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These arrangements completed, Captain Bob proceeded to £¬Really, sir¡ªwhy, sir¡ªreally¡ªI¡ª¡£He had not appeared in this disguise for more than seventy years; in fact, not since he had so frightened pretty Lady Barbara Modish by means of it, that she suddenly broke off her engagement with the present Lord Canterville¡¯s grandfather, and ran away to Gretna Green with handsome Jack Castleton, declaring that nothing in the world would induce her to marry into a family that allowed such a horrible phantom to walk up and down the terrace at twilight. Poor Jack was afterwards shot in a duel by Lord Canterville on Wandsworth Common, and Lady Barbara died of a broken heart at Tunbridge Wells before the year was out, so, in every way, it had been a great success. It was, however, an extremely difficult ¡®make-up,¡¯ if I may use such a theatrical expression in connection with one of the greatest mysteries of the supernatural, or, to employ a more scientific term, the higher-natural world, and it took him fully three hours to make his preparations. At last everything was ready, and he was very pleased with his appearance. The big leather riding-boots that went with the dress were just a little too large for him, and he could only find one of the two horse-pistols, but, on the whole, he was quite satisfied, and at a quarter past one he glided out of the wainscoting and crept down the corridor. On reaching the room occupied by the twins, which I should mention was called the Blue Bed Chamber, on account of the colour of its hangings, he found the door just ajar. Wishing to make an effective entrance, he flung it wide open, when a heavy jug of water fell right down on him, wetting him to the skin, and just missing his left shoulder by a couple of inches. At the same moment he heard stifled shrieks of laughter proceeding from the four-post bed. The shock to his nervous system was so great that he fled back to his room as hard as he could go, and the next day he was laid up with a severe cold. The only thing that at all consoled him in the whole affair was the fact that he had not brought his head with him, for, had he done so, the consequences might have been very serious.¡£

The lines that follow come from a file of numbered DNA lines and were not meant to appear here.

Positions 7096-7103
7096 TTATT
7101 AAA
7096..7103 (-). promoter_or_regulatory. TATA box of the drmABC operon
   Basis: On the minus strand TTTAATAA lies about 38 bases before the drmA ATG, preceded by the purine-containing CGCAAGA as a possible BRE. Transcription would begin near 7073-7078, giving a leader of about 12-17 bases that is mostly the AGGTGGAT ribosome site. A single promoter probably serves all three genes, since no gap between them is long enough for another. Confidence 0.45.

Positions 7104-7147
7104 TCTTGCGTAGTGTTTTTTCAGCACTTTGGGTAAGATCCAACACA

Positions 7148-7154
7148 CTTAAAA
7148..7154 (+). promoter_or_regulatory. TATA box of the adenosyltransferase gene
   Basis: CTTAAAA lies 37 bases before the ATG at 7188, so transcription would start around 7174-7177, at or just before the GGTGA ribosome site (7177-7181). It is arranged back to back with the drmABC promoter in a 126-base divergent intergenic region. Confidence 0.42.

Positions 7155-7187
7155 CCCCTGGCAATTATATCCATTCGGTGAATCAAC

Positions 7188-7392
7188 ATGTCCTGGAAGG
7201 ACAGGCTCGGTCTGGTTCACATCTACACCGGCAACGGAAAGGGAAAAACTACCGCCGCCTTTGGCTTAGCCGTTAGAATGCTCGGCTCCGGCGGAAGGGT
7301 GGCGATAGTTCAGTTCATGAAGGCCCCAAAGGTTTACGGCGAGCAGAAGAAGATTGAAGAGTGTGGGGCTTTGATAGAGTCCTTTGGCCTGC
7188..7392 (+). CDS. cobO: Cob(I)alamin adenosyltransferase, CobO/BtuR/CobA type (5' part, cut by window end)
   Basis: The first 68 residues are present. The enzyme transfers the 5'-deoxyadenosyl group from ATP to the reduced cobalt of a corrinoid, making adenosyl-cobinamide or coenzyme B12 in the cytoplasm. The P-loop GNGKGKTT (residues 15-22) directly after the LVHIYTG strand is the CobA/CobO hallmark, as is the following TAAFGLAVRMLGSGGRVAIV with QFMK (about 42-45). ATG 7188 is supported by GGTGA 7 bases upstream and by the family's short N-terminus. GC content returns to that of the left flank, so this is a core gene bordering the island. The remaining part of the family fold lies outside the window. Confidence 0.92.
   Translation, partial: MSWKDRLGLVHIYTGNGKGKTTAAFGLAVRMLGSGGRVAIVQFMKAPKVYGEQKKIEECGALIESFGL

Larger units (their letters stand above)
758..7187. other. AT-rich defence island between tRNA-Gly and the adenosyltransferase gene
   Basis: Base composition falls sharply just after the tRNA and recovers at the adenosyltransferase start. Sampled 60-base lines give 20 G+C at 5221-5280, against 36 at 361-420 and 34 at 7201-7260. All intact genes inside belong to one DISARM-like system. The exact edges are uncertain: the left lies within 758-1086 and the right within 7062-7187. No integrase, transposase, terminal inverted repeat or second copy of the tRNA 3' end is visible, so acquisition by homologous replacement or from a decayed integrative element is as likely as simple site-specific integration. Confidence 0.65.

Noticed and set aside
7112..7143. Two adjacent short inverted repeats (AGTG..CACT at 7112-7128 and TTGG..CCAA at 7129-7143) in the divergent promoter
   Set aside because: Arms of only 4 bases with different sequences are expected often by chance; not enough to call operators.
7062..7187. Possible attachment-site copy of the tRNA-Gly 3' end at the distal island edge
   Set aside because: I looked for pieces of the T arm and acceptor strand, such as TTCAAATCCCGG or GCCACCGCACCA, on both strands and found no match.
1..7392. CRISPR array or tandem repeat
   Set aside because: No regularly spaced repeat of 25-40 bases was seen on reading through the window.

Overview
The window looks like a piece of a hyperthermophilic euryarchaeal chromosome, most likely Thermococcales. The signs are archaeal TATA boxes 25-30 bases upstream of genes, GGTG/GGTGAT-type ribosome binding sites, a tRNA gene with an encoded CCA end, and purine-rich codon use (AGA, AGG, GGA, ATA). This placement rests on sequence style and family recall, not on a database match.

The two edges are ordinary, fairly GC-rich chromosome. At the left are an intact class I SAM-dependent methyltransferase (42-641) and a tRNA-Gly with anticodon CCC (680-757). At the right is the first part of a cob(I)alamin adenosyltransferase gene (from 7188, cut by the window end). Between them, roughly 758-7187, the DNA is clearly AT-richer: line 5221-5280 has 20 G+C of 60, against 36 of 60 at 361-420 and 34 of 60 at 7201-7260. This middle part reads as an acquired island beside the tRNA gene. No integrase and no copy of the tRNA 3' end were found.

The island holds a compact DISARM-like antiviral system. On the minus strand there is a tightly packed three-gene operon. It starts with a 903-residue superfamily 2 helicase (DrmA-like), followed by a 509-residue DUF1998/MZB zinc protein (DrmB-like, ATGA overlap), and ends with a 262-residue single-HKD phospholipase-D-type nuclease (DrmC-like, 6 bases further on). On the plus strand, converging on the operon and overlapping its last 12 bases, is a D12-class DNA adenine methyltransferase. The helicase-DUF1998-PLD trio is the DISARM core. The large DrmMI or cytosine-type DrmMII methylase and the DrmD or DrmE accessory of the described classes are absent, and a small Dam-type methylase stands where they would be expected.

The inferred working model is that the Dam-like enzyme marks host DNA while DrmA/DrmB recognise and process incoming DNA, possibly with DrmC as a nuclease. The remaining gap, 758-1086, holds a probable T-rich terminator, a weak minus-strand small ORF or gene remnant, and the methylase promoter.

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High German horse.£¬¡ªhe cried;¡ª¡£On fishing parties from ships, at various [pg 317] times, I have chanced to visit each of these groups. The impression they give to the stranger pulling close up in his boat under their grim cliffs is, that surely he must be their first discoverer, such, for the most part, is the unimpaired ... silence and solitude. And here, by the way, the mode in which these isles were really first lighted upon by Europeans is not unworthy of mention, especially as what is about to be said, likewise applies to the original discovery of our Encantadas.¡£